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MAY
17
2 YEARS

EA Dismissed from 'Call of Duty' Lawsuit After Settlement With Activision

A multimillion dollar fight over the departure of two executives involved in the "Call of Duty" franchise continues, but minus one defendant after a deal is made.

BUZZWORTHY GAMES: "Call of Duty: Modern Warfare 3" (Activision)
Activision

Two weeks before one of the biggest trials in the history of the video game industry gets underway, a pair of gaming giants, Activision and Electronic Arts, have resolved differences with each other. On Wednesday, the companies announced they had reached a settlement that will put an end to Activision's $400 million lawsuit against EA for allegedly trying to steal its executives and "hijack" its assets.

The pact doesn't change a May 29 trial date in a Los Angeles courtroom where Activision will do battle with Jason West and Vincent Zampella, former heads of Activision subsidiary Infinity Ward, responsible for producing the blockbuster game franchise, Call of Duty.

West and Zampella were fired from Activision in March, 2010 shortly before the arrival of Call of Duty: Modern Warfare 2.

The firing led to all sorts of legal fireworks that highlighted how game developers had become stars in the system and could trigger the kind of litigation that Hollywood knows well.

West and Zamepella sued Activision, alleging they were terminated so that Activision could avoid paying them royalties on Call of Duty: Modern Warfare 2, which enjoyed more than $1 billion in sales. They claimed that wrongful termination cost them more than $125 million in royalties on the first-person fighting game and had failed in promises to grant them creative authority, autonomy, and escalating royalty payments on future games.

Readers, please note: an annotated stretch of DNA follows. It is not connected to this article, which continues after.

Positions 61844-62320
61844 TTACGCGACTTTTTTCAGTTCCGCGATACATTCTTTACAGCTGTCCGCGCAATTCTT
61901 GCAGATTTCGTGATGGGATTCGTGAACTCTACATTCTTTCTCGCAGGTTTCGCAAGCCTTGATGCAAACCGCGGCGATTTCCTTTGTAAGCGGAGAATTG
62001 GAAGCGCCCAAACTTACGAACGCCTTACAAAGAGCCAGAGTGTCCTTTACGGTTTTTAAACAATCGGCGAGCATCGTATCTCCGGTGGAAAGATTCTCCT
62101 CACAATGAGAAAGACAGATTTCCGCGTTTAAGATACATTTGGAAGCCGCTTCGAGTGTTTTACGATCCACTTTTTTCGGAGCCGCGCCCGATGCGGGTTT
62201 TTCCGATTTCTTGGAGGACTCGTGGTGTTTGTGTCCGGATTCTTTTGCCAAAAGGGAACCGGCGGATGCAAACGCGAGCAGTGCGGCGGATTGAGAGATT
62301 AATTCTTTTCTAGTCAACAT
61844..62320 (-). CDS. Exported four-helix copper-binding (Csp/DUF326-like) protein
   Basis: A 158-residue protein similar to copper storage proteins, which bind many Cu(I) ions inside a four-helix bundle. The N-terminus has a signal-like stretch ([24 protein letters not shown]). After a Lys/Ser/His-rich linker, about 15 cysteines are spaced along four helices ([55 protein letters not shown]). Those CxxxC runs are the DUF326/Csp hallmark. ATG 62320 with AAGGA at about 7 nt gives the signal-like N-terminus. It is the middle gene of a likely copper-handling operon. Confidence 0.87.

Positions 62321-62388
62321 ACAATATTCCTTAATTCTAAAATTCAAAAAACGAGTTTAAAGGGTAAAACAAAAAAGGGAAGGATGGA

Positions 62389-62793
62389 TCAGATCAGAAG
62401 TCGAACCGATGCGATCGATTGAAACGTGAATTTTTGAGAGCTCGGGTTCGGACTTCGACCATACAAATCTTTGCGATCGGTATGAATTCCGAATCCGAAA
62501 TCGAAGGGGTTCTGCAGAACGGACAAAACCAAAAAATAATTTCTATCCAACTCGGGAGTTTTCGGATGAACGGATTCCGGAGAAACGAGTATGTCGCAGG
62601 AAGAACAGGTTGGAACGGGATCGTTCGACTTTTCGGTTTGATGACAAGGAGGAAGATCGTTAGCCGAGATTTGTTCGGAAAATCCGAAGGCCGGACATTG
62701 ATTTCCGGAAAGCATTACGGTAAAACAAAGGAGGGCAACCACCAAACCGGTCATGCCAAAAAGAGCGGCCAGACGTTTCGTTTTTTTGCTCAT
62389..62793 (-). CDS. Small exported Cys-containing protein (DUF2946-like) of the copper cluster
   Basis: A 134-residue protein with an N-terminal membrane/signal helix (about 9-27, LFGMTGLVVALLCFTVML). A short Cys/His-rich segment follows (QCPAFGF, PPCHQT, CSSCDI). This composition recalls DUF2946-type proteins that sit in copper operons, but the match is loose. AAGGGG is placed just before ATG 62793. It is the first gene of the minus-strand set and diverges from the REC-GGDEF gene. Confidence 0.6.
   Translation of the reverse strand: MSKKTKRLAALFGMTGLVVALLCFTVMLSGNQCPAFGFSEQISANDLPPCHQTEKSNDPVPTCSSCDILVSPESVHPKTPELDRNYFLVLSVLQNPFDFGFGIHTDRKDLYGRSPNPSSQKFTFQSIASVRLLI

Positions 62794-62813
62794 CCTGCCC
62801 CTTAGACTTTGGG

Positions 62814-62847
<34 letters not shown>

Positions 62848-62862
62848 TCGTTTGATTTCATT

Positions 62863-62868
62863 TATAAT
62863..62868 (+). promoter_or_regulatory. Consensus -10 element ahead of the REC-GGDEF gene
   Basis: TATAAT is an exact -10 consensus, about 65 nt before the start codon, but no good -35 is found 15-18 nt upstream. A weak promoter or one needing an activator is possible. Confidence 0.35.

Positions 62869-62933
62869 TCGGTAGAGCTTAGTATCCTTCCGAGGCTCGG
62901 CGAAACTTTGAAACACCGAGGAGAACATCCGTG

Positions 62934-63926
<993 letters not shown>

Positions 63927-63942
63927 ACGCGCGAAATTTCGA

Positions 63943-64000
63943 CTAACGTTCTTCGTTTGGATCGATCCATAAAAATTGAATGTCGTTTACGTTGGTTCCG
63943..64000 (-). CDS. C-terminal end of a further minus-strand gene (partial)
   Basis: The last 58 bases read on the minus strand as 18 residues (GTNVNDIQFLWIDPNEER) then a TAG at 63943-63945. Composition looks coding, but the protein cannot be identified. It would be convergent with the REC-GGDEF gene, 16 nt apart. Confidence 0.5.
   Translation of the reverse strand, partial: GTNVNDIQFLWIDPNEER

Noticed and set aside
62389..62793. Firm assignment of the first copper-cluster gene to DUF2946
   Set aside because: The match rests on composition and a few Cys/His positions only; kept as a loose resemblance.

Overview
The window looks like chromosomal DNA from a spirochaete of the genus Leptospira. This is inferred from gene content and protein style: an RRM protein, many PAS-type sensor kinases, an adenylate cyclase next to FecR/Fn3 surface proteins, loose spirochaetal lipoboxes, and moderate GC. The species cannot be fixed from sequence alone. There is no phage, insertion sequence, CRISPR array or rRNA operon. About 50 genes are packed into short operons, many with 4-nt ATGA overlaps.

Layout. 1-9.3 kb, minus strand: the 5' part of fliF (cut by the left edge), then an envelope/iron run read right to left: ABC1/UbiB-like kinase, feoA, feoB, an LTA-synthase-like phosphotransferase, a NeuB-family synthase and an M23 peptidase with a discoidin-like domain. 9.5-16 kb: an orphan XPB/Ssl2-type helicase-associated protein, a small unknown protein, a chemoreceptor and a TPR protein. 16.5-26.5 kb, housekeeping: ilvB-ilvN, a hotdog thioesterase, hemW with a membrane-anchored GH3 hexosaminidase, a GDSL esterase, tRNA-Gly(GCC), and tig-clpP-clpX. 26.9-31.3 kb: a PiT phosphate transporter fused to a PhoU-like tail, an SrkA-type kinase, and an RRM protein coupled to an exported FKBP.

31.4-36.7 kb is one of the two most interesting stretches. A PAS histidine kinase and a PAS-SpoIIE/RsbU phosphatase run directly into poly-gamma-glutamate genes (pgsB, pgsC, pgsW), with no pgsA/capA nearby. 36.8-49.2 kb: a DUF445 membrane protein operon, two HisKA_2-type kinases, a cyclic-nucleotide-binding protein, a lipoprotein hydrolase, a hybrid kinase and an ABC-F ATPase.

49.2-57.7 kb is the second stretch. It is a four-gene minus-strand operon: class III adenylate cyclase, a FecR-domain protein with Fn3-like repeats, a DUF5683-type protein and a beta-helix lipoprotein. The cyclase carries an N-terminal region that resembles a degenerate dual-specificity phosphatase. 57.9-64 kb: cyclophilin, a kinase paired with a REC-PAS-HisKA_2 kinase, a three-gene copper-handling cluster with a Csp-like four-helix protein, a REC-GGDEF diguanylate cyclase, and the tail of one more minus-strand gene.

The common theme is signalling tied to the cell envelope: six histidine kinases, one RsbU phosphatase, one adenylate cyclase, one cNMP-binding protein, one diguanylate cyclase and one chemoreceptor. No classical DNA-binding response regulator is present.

Activision countersued, accusing the pair of being "self-serving schemers who attempted to hijack Activision's assets for their own personal gain."

Later, Activision amended its complaint to put some blame on EA for the ordeal. Former EA COO John Schappert allegedly covertly called West, urging him and Zampella to meet with EA CEO John Riccitiello, despite knowing that the two were under contract with Activision for two more years. Activision wanted EA to pay it $400 million for tortious interference and unfair competition.

The dispute has been headed for a trial later this month, but on Wednesday, Activision and EA announced a deal.

"Activision and EA have agreed to put this matter behind them," said the companies in a statement, not revealing the terms of the pact.

The settlement won't delay a jury hearing the dispute between Activision and West and Zampella. Activision requested that the judge delay the trial in light of the EA settlement, but the motion was denied this week.

E-mail: eriq.gardner@thr.com

Twitter: @eriqgardner